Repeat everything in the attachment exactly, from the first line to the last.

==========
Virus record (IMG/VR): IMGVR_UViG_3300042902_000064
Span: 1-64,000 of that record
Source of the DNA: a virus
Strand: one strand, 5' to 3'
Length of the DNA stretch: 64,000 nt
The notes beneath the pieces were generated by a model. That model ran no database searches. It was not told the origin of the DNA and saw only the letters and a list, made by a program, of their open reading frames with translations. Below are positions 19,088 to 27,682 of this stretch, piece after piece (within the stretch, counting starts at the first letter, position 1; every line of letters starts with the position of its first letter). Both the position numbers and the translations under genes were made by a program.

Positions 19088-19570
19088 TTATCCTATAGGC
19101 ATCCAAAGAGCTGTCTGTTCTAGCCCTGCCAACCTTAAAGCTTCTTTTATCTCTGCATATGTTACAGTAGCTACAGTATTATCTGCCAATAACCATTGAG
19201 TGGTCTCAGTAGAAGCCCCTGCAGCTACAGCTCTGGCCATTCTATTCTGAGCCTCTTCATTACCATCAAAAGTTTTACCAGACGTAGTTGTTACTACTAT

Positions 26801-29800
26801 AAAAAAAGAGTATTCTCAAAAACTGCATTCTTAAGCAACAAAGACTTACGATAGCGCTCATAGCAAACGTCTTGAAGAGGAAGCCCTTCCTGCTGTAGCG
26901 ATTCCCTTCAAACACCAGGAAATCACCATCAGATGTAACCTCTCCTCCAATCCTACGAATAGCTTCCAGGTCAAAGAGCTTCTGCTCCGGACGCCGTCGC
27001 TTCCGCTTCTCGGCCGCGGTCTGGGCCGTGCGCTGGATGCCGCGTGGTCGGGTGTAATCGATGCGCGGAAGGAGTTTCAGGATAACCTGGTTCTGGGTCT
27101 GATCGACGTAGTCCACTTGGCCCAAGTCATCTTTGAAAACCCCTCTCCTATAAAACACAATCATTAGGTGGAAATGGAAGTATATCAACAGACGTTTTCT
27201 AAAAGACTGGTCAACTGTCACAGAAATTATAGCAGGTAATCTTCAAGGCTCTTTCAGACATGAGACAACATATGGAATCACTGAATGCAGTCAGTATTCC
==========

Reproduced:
Virus record (IMG/VR): IMGVR_UViG_3300042902_000064
Span: 1-64,000 of that record
Source of the DNA: a virus
Strand: one strand, 5' to 3'
Length of the DNA stretch: 64,000 nt
The notes beneath the pieces were generated by a model. That model ran no database searches. It was not told the origin of the DNA and saw only the letters and a list, made by a program, of their open reading frames with translations. Below are positions 19,088 to 27,682 of this stretch, piece after piece (within the stretch, counting starts at the first letter, position 1; every line of letters starts with the position of its first letter). Both the position numbers and the translations under genes were made by a program.

Positions 19088-19570
19088 TTATCCTATAGGC
19101 ATCCAAAGAGCTGTCTGTTCTAGCCCTGCCAACCTTAAAGCTTCTTTTATCTCTGCATATGTTACAGTAGCTACAGTATTATCTGCCAATAACCATTGAG
19201 TGGTCTCAGTAGAAGCCCCTGCAGCTACAGCTCTGGCCATTCTATTCTGAGCCTCTTCATTACCATCAAAAGTTTTACCAGACGTAGTTGTTACTACTAT

Positions 26801-29800
26801 AAAAAAAGAGTATTCTCAAAAACTGCATTCTTAAGCAACAAAGACTTACGATAGCGCTCATAGCAAACGTCTTGAAGAGGAAGCCCTTCCTGCTGTAGCG
26901 ATTCCCTTCAAACACCAGGAAATCACCATCAGATGTAACCTCTCCTCCAATCCTACGAATAGCTTCCAGGTCAAAGAGCTTCTGCTCCGGACGCCGTCGC
27001 TTCCGCTTCTCGGCCGCGGTCTGGGCCGTGCGCTGGATGCCGCGTGGTCGGGTGTAATCGATGCGCGGAAGGAGTTTCAGGATAACCTGGTTCTGGGTCT
27101 GATCGACGTAGTCCACTTGGCCCAAGTCATCTTTGAAAACCCCTCTCCTATAAAACACAATCATTAGGTGGAAATGGAAGTATATCAACAGACGTTTTCT
27201 AAAAGACTGGTCAACTGTCACAGAAATTATAGCAGGTAATCTTCAAGGCTCTTTCAGACATGAGACAACATATGGAATCACTGAATGCAGTCAGTATTCC